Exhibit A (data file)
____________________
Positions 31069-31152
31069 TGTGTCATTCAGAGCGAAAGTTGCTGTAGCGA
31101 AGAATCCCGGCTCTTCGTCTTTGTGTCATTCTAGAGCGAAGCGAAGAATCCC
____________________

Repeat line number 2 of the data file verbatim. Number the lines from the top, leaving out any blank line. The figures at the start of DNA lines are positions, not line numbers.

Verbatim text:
31069 TGTGTCATTCAGAGCGAAAGTTGCTGTAGCGA